In the 1990s, the rise of militancy in Jammu and Kashmir affected tourism in Gulmarg.[13] With the abatement of terrorism in the area, tourism started to recover in late 1990s. Work on the cable car project between Gulmarg and Apharwat Peak, which was commissioned in 1988 by Government of Jammu and Kashmir but was subsequently abandoned due to militancy in 1990, was resumed in 1998. In May 1998, Phase 1 of the project, between Gulmarg and Kongdori, began its commercial operation. In May 2005, Phase 2 of the project was also inaugurated making it one of the longest and highest rope ways of Asia. The chairlift installed as a part of Phase 3 of the project began its operations in 2011. India’s National Winter Games were held in Gulmarg in 1998, 2004 and 2008.[14] In 2014, Government of Jammu and Kashmir drafted a Master Plan–2032 for Gulmarg. The plan includes development of a solid waste treatment plant on 20 acres of land close to Gulmarg.[15]


Gulmarg lies in a cup shaped valley in the Pir Panjal Range of the Himalayas, at an altitude of 2,650 m (8,694 ft), 56 km from Srinagar.[3] The soil in Gulmarg comprises glacial deposits, lacustrine deposits and moraines of Pleistocene age covering shales, limestones, sandstones, schists and other varieties of rocks.[16] The natural meadows of Gulmarg, which are covered with snow in winter, allow the growth of wild flowers such as daisies, forget-me-nots and butter cups during spring and summer.[3][4] The meadows are interspersed by enclosed parks and small lakes, and surrounded by forests of green pine and fir.[3] Skiing and other winter sports in Gulmarg are carried out on the slopes of Apharwat peak at a height of 4,267 m (13,999 ft).[2] Many points on Apharwat peak and Khilanmarg offer a panoramic view of Nanga Parbat and Harmukh mountains.[3]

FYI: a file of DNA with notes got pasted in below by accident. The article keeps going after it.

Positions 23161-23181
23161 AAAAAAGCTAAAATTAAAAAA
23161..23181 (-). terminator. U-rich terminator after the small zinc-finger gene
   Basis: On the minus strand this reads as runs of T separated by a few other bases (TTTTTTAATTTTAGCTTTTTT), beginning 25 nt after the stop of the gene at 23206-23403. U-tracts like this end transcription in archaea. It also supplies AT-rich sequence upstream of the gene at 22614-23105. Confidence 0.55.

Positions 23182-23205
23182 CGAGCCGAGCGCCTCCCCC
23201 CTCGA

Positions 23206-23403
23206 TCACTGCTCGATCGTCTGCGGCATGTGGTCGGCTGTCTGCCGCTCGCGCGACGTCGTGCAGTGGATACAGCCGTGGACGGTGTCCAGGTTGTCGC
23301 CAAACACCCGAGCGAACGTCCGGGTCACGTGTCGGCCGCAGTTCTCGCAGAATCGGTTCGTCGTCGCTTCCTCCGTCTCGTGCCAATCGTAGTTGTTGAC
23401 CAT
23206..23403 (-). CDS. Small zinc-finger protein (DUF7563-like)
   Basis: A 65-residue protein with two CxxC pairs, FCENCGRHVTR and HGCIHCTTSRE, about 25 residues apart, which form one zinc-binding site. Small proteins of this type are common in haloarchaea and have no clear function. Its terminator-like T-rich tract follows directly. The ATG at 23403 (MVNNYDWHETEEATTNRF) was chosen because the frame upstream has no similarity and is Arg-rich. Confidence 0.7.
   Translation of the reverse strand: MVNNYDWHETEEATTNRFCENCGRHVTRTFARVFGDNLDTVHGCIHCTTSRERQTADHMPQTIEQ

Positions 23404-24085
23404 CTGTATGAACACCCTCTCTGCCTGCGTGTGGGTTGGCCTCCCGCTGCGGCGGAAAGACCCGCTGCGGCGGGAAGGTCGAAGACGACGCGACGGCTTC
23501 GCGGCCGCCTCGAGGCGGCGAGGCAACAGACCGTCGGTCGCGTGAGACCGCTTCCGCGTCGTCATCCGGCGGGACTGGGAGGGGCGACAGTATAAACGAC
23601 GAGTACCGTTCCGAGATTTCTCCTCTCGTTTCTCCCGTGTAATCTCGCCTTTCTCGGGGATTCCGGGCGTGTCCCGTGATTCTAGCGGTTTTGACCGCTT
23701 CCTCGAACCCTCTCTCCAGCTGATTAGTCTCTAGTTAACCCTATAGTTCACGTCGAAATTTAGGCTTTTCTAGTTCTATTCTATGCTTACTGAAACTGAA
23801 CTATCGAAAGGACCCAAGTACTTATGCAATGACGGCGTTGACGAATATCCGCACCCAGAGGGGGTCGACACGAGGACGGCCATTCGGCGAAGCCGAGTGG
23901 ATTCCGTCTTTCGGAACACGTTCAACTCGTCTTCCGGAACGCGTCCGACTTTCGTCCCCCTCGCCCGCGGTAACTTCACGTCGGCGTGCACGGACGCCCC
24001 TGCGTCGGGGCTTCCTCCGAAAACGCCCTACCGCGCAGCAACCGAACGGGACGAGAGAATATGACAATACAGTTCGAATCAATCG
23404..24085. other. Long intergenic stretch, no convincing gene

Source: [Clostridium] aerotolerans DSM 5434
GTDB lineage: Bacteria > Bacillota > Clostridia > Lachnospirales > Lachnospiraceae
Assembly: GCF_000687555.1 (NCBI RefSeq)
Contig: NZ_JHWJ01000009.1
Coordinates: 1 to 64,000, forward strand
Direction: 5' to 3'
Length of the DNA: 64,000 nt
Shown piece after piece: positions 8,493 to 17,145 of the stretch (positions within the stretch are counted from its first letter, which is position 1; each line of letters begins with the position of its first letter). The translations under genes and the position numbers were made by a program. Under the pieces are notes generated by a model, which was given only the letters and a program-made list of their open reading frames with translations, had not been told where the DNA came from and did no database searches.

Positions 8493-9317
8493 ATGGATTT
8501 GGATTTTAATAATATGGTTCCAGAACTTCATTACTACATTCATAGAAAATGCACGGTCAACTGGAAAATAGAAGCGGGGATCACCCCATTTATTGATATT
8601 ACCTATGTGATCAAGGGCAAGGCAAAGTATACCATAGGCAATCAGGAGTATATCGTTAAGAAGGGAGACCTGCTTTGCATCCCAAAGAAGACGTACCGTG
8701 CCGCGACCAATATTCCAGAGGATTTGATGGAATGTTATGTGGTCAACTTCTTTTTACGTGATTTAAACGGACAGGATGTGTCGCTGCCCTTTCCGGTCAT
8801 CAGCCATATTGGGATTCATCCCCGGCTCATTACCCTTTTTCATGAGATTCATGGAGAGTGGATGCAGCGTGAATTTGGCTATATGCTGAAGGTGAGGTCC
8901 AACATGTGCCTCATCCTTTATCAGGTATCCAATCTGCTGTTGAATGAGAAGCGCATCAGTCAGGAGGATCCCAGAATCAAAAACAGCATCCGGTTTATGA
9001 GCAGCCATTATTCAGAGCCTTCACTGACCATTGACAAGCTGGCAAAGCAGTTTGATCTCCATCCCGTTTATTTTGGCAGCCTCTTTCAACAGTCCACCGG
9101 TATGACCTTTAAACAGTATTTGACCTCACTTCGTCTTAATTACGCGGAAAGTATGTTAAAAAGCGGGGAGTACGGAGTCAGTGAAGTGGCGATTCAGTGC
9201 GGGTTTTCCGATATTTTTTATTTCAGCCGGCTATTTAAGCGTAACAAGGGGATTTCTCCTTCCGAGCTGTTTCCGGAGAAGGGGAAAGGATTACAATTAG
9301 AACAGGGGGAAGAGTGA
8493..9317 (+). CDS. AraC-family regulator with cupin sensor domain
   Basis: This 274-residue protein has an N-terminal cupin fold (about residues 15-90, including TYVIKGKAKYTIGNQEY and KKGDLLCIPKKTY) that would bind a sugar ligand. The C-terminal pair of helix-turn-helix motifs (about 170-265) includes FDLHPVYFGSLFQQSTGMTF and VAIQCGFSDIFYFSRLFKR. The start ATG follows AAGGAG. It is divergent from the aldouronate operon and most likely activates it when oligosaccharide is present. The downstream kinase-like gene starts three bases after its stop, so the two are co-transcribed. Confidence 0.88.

Due to its high elevation, Gulmarg has a humid continental climate where the wet winter season sees heavy snowfall, especially for its latitude. Summers are moderate in temperature and length, whereas shoulder seasons are relatively cool.

Climate data for Gulmarg
Month Jan Feb Mar Apr May Jun Jul Aug Sep Oct Nov Dec Year
Average high °C (°F) 0.7
Average low °C (°F) −7.9
Average precipitation mm (inches) 158.8
Source: [17]


At the 2011 Indian census, Gulmarg had a total population of 1,965 over 77 households. Male population in the town stood at 1,957 while there were only eight females and no children between the ages of 0 and 6 years. Gulmarg had an average literacy rate of 99.24%, compared to the state average of 67.16%, of which male literacy was 99.23% and female literacy was 100%. Scheduled Castes and Scheduled Tribes constituted 0.61% and 0.15% of the population respectively.[18] Gulmarg has few permanent residents with most residents being tourists or those involved in the tourism industry.[3] Gulmarg is also a destination for nomadic Gujjar and Bakarwal tribes which migrate to upper reaches of Himalayas during summers in search of pasture.[19]


The Shiva temple of Gulmarg was previously the royal temple of Dogra kings

According to CNN, Gulmarg is the "heartland of winter sports in India" and was rated as Asia's seventh best ski destination.[20][21] The town is accessible from Srinagar by road via Tangmarg. The road climbs uphill in the last 12 kilometres to Gulmarg passing through forests of pine and fir.[3][4][6] Winter sports like skiing, tobogganing, snowboarding and heli-skiing take place on the slopes of Mount Apharwat reachable by a Gondola lift.[2]

Gulmarg Gondola[edit]

Built by the French company Pomagalski, the Gulmarg Gondola is one of the highest in the world reaching 3,979 metres.[22] The two-stage ropeway ferries about 600 people per hour to and from Gulmarg to a shoulder of nearby Mt. Apharwat Summit (4,200 m (13,780 ft)). The first stage transfers from Gulmarg at 2,600 m (8,530 ft) to Kongdoori at 3,080 m. The second stage which has 36 cabins and 18 towers, takes passengers to a height of 3,950 m (12,959 ft) on the Apharwat Peak (4,200 m (13,780 ft)). A chair lift system connects Kongdoori with Mary’s shoulder for taking skiers to higher altitude. The high inflow of tourists has had an effect on the fragile eco-system of Gulmarg and activists have demanded tightened regulation to save the environment of the area from over tourism.[23]